Emily Dickinson and Walt Whitman are often recognized as the most influential American poets who shaped various literary canons. This paper is aimed at examining the similarities and differences between the themes that they explore. One can discuss these issues by analysing such poems as Song of Myself by Walt Whitman and My Life had stood-a Loaded Gun by Emily Dickinson. Overall, it is possible to argue that both authors focus on the way in which individuals perceive their inner world and their relations with other people. These poems are largely introspective. However, there are some differences that should be considered.
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In particular, Walt Whitman focuses on the experiences of a free individual who cannot be restricted by the conventions established the society. Additionally, the unnamed narrator of this poem lays stress on his self-sufficiency. In contrast, Emily Dickenson describes a person who is not independent. The narrator of her poem is guided by an external force; in fact, this narrator is compared to an object that can be manipulated. To a great extent, this poem reflects the vulnerability of Emily Dickenson and her religiousness.
The main similarity between these two poems is that the authors show how the narrators perceive their own experiences and their position relative to other people. For instance, Walt Whitman’s narrator says, “I celebrate myself, and sing myself” (Whitman 1). To some degree, this author wants to emphasise his freedom, independence, and ability to appreciate the beauty of nature. This person wants to reflect on his feelings or emotions evoked by various visual images and his encounters with other people.
In turn, Emily Dickinson’s narrator also lays stress on his/her identity. It should be noted that the gender of the story-teller is not identified. Still, Emily Dickenson wants to show how this person examines his/her inner world. Nevertheless, it is important to illustrate the main differences between the unnamed narrators since their worldviews and emotional experiences are not comparable.
At first, one should mention that Walt Whitman focuses on the experiences of a person who feels completely self-sufficient. Moreover, this individual believes that he is not limited by any artificial or natural barriers. This is one of the reasons why he says, “The big doors of the country barn stand open and ready” (Whitman 10). Furthermore, this person is amazed by his “lightness and glee” that will enable him to overcome various difficulties (Whitman 11).
Additionally, the narrative of this person suggests that he is not guided by social or legal conventions. In particular, he speaks about his encounter with a runaway slave. The narrator welcomes the fugitive, lets him stay in his cabin, and offers food to this victim of injustice. The main character is not restricted by existing stereotypes according to which black people could be discriminated due to their alleged inferiority. In turn, it is important to show how this person differs from the narrator of Emily Dickinson’s poem.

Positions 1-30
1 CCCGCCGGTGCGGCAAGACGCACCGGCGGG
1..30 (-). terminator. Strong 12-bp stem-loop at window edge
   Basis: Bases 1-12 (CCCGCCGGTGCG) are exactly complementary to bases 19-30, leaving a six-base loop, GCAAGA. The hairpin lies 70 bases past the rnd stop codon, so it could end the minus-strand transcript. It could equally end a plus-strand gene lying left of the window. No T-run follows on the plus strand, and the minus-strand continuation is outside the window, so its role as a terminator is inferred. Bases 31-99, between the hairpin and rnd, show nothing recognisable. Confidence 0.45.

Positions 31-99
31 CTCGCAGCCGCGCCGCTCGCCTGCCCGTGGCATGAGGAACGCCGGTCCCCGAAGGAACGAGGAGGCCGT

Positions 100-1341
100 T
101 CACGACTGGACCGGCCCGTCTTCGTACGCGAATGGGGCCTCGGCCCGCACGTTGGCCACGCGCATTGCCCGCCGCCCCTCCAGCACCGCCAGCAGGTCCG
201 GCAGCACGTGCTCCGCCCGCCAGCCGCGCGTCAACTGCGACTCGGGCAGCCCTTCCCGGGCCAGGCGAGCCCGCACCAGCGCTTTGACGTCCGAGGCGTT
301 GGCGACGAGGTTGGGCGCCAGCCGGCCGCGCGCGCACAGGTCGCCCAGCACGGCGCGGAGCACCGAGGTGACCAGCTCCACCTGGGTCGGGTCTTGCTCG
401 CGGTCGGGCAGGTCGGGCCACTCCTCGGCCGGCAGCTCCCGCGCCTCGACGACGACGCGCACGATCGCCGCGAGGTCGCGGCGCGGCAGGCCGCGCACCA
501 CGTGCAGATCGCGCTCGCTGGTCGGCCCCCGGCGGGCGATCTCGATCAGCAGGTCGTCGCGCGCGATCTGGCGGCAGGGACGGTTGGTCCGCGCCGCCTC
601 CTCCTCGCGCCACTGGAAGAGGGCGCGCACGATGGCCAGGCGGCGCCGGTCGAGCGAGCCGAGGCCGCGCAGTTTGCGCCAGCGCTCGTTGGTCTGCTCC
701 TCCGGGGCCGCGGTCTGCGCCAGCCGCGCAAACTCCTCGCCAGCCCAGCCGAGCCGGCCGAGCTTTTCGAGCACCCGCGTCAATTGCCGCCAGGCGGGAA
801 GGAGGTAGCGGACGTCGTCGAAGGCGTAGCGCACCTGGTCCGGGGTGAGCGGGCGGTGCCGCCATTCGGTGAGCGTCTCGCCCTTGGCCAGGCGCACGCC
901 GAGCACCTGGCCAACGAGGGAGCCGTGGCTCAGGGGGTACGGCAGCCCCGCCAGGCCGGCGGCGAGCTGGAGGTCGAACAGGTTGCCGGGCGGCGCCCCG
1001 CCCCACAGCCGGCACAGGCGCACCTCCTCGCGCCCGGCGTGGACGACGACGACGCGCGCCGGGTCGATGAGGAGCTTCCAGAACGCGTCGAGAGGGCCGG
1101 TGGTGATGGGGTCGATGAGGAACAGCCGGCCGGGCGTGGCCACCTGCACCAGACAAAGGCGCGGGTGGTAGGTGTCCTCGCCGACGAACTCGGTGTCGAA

Overall, this author focuses on the experiences of a person who does not believe that he/she is independent. In particular, this narrator compares oneself to “a loaded gun” (Dickinson 747). Additionally, the author notes that this individual was ‘carried away” just like an object (Dickinson 747). The narrator also notes that he/she can become “a deadly foe” for every enemy of his/her master. So, one cannot say that the story-teller can act independently. This character differs dramatically from the protagonist described by Walt Whitman. In turn, one should examine the underlying causes of these distinctions because they can be related to the beliefs and values of these poets.
To a great extent, these distinctions can be explained by various social and philosophical influences that shaped the worldviews of Walt Whitman and Emily Dickinson. In particular, Walt Whitman accepted the ideas of transcendentalism. This philosophical movement is based on the premise that social and political institutions tend to destroy the integrity of an individual. Moreover, a person can discover his/her best qualities only when he is completely independent or even isolated from other people.
This is why Walt Whitman highlights these themes in the poem. Admittedly, Emily Dickinson also admired transcendentalism, especially the literary works of Ralph Waldo Emerson. Nevertheless, she was also driven by the need for affection and religiousness. In many cases, she emphasised her devotion to God. In her opinion, this Supreme Being guides every action of an individual. This is why the notion of free will does not play an important role in her poem. These are some of the points that can be made.
On the whole, this discussion shows that Emily Dickinson and Walt Whitman focus on introspection in the poetic works. The authors illustrate how the main characters experience various moments of their lives. The poets want to show how narrators see their role in the surrounding world. The main issue is that Walt Whitman and Emily Dickenson focus on people whose worldviews differ considerably. Whitman’s character is not bound by any natural or social barriers that can prevent him from achieving growth.
In turn, Emily Dickinson describes the life of a person who is guided or driven by some external force. It is possible that this force can be regarded as the Supreme Being. These are some of the main issues that readers should take into account.
Dickinson, Emily. Dickinson: Selected Poems and Commentaries, Boston: Harvard University Press, 2010. Print.
Whitman, Walt. Leaves of Grass: A Textual Variorum of the Printed Poems, 1855-1856, New York: NYU Press, 2008. Print.